If you resemble one of the characters, it's most likely Lizzie, because her passion is writing. Can you briefly discuss this?
J.P. I put a lot of myself into Lizzie. Not just her desire to be a writer, but her insecurities about her appearance and her feelings about the boy she has a crush on. I think that was why I wanted to write her book first. It was the closest story to me.
You reference music a lot in your books, especially in, The Daughters take the Stage. I gather you make playlists for your books. Can you tell us a little bit about this process? Does music help you envision setting and mood? I also got the impression you're a fan of Sharon Jones and the Dap Kings? I am, so I just had to pop this in.
J.P. For the new book that I'm working on, I've found a playlist to be very helpful for the reason you mention, but for The Daughters books, I didn't do playlists. Instead I just used certain bands and songs to give more depth to a character or a scene. For that scene between Lizzie and Todd in his room I used Detleft Schrempf by Band of Horses because it's one of those soft, slow ultra-romantic songs that you can imagine being kissed to.
To research the character of Alex in the second book, who's a DJ, I interviewed an old friend of mine who's a DJ in Dublin. After he explained how the turntables work and all that, I asked him who he loves to play. He mentioned Sharon Jones and the Dap Kings. And as I listened to them I realized that they were the perfect band for Alex to be into, because it's a soul/funk band that is all about recreating a vintage sound, and he's all about combining the cutting-edge trends with the classics.
For Hudson, music was also very important. I used Nina Simone as a model, because she also started out as a piano prodigy. So music in those books really worked to give nuance to scenes and characters. I don't write to music most of the time, but sometimes writing to film scores can really help me tap into the emotional undercurrent of a scene.
The fourth and last book in the series, The Daughters Join the Party, launches November 1st. Can you give us a brief sneak preview?
J.P. Emma Conway is a free spirit trapped in a family of type A high-achievers. Her father is a New York senator, her mother is a powerful lawyer, and her older brother is a straight-A student. When her dad announces that he's going to run for President, Emma really faces pressure to be perfect. But she winds up being much more important to her dad's campaign than anyone would have thought.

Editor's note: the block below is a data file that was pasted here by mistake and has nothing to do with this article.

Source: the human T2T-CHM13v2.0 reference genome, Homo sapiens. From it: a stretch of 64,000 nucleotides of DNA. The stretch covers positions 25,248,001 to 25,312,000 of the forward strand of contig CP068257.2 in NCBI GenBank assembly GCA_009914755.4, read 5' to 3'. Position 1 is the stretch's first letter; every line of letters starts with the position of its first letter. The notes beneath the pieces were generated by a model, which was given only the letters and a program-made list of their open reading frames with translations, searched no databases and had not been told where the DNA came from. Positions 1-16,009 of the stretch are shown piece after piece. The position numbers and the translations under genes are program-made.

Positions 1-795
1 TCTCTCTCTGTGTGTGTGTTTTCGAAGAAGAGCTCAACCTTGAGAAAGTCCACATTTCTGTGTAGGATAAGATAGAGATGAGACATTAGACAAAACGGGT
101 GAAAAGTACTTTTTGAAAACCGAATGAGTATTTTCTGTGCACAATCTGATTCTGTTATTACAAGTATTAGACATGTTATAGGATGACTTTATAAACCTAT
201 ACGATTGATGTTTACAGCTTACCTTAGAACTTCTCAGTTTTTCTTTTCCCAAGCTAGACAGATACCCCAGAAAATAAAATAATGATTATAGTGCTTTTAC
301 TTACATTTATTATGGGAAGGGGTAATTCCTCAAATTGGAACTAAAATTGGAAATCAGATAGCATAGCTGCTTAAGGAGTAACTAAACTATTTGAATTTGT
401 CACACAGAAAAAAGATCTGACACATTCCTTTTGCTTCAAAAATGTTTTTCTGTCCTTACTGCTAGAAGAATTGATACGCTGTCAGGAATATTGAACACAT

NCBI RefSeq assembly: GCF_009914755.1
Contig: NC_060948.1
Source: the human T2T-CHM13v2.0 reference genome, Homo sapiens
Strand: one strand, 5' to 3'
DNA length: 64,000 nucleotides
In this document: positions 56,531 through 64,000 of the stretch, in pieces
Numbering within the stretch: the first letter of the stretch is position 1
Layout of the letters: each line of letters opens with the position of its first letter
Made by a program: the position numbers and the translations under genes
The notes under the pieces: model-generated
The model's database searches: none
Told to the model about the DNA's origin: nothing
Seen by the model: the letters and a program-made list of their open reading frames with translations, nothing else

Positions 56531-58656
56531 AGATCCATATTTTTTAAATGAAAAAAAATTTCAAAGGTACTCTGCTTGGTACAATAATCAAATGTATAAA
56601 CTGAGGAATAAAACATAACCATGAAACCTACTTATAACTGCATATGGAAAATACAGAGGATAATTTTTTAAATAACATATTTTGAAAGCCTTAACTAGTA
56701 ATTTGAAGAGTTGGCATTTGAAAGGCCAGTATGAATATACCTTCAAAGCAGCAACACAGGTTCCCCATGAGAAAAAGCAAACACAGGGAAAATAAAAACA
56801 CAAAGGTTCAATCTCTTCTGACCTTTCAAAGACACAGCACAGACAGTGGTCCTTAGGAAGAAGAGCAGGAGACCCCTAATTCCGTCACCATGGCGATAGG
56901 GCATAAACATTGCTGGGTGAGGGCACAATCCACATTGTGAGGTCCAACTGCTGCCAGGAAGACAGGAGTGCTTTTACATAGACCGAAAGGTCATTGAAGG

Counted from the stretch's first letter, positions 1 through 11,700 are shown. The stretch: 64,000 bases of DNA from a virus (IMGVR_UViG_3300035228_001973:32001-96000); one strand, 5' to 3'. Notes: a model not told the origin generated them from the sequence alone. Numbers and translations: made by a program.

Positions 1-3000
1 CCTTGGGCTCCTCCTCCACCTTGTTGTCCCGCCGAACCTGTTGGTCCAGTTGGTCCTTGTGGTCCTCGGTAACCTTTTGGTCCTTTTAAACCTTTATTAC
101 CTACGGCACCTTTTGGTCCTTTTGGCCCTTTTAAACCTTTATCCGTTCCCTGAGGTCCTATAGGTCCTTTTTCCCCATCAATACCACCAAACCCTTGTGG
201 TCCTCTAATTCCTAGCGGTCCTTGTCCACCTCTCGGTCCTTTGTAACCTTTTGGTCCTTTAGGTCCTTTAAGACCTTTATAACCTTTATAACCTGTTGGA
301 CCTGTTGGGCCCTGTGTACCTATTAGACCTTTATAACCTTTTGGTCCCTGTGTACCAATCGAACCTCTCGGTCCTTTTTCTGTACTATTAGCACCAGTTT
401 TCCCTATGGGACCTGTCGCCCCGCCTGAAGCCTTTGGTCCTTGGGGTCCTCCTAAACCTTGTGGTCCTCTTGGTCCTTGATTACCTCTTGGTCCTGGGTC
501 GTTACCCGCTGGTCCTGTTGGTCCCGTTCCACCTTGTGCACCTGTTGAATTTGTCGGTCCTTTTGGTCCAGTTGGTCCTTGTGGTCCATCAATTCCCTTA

Any hints on what you're working on now?
J.P. I can't say too much about it except that it will definitely be about friendship, this time between two girls who would seem to have very little in common.
You have the most adorable pug, Edie. I understand she sits in your lap when you write. Could she be something of a muse?
J.P. Yes! She's got such a strong personality. I've learned so much from her. And she does sit in my lap, but then she starts snoring, pretty loudly sometimes, and I've got to put on the headphones.
Thanks so much for the fascinating interview, Joanna! And thank you, Shane, for introducing us.
The fourth book in Joanna's series, The Daughters Join the Party, is due for release November 1st. Joanna will return here then, with a guest post on a special theme related to writing. I'm really looking forward to it. To find out more about Joanna, visit her website, and read her blog.
Don't forget to follow and comment to be entered in the draw for Joanna's book!
Coming up next -- Tuesdays in August, I'll be featuring a series of guest articles by students and graduates of the Vermont College of Fine Arts MFA program on writing for children. Please check back.